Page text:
When I speak to my patients about fasting, I often hear “I start out fine, but then I get a terrible headache” and “I am fine during the fast, but once I break it I feel awful!” For many, the idea of the fast looms large and intimidating. Fasting for Yom Kippur is meaningful, but certainly not easy. Although a few days in advance, it’s not too early to begin preparing. It’s not just about being healthy, but also to help stay focused on other aspects of the day, rather than the stomach.
We are able to go for a while without food because our bodies store energy in the form of glycogen (found in our liver and muscle cells). When we don’t eat, our bodies tap into the glycogen stores for energy. However, we aren’t camels. Water is the biggest component of our bodies by weight, and it can’t be stored like glycogen. So, rule number 1: Drink up! And more than usual! When you are dehydrated you feel irritable, tired and lethargic. Be sure to drink plenty of water the day before, and consider having a rehydration sachet before the fast. Avoid alcohol, salty foods and caffeine containing drinks and foods since they can induce dehydration. Besides for drinking water, consuming fruits and vegetables will ensure you reach an optimal hydration status as well as providing all the necessary electrolytes. Not everyone is crazy about drinking plain water – so check out this article for ideas on how to hydrate: Rethink your Drink!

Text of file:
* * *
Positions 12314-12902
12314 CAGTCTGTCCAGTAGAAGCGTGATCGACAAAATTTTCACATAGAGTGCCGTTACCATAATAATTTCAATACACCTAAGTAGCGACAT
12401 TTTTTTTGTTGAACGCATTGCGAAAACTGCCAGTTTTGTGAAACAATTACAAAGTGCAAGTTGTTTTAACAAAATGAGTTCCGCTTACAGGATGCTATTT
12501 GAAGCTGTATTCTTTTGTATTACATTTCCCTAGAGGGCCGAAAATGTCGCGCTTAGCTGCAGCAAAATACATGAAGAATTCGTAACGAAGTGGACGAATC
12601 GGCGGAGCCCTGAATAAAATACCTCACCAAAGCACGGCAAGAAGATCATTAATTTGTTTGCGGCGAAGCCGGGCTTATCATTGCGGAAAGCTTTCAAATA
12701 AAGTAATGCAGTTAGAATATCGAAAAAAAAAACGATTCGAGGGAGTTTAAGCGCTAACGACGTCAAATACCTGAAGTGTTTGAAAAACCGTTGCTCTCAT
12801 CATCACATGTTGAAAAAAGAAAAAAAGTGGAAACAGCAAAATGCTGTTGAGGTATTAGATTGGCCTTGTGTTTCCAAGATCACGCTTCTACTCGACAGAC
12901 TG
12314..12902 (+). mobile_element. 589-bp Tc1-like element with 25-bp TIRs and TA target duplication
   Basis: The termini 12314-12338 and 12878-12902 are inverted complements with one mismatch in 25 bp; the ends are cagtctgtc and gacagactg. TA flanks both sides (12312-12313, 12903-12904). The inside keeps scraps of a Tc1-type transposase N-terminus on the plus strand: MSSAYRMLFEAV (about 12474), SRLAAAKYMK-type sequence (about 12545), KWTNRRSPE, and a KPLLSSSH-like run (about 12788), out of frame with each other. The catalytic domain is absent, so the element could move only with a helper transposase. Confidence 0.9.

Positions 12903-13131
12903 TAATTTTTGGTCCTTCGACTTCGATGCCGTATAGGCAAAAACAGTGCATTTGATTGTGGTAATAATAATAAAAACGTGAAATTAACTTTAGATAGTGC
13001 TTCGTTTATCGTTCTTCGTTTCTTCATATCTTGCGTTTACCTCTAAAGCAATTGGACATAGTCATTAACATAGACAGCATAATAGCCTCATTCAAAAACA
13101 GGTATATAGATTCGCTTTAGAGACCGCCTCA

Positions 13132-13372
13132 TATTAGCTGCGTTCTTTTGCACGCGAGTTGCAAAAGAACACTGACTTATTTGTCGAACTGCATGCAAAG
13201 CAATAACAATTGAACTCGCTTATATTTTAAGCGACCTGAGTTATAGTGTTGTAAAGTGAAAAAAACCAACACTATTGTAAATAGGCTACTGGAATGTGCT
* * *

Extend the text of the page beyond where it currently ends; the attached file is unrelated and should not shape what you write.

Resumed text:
Next, start skipping those morning coffee runs. This will help the headache you may get when you suddenly withdraw from the caffeine. And, just as losing the caffeine can bring about withdrawal like symptoms, so too can sugar. The more we consume sugary foods or drinks, the more our body craves them. Gradually cut back a few days before the fast.
How you eat the day before can affect how easy the fast goes. Focus on nutrient rich foods. The last meal before the fast should be carefully considered. It is important to consume protein as well as high fibre foods to help keep you fuller for longer and stabilize your blood sugar levels. It is a common misconception that you should eat a big meal prior to the fast – ‘to stock up.’ This can lead to abdominal discomfort, dehydration (as our body uses more water to digest and metabolize larger meals), as well as increase our insulin levels which can actually in turn leave us feeling hungrier! The best way to avoid over eating is to ensure you set aside enough time to eat slowly without rushing before sundown.
This preparation beforehand will allow you to shift your focus from feeling poorly to the importance and significance of this very important day.
After the fast don’t overdo it! Break the fast strategically. Start with fluids, like tea or a glass of water. A bowl of soup is also a good choice. Go easy on the bagels, cheesecake and bulkas as too much sugar could cause hyperglycemia (high blood glucose levels), which may give you a headache and even cause some nausea.
Fasting can be easier for some than for others, no matter the foods they eat beforehand. There are people who are just able to put food out of their mind and not think about it as much. However, it is important to always check with your doctor and Rabbi to make sure that you are able to fast if you have chronic medical conditions, are pregnant or nursing or for any other medical necessities. If in doubt, consult!
Wishing you all an easy and meaningful fast!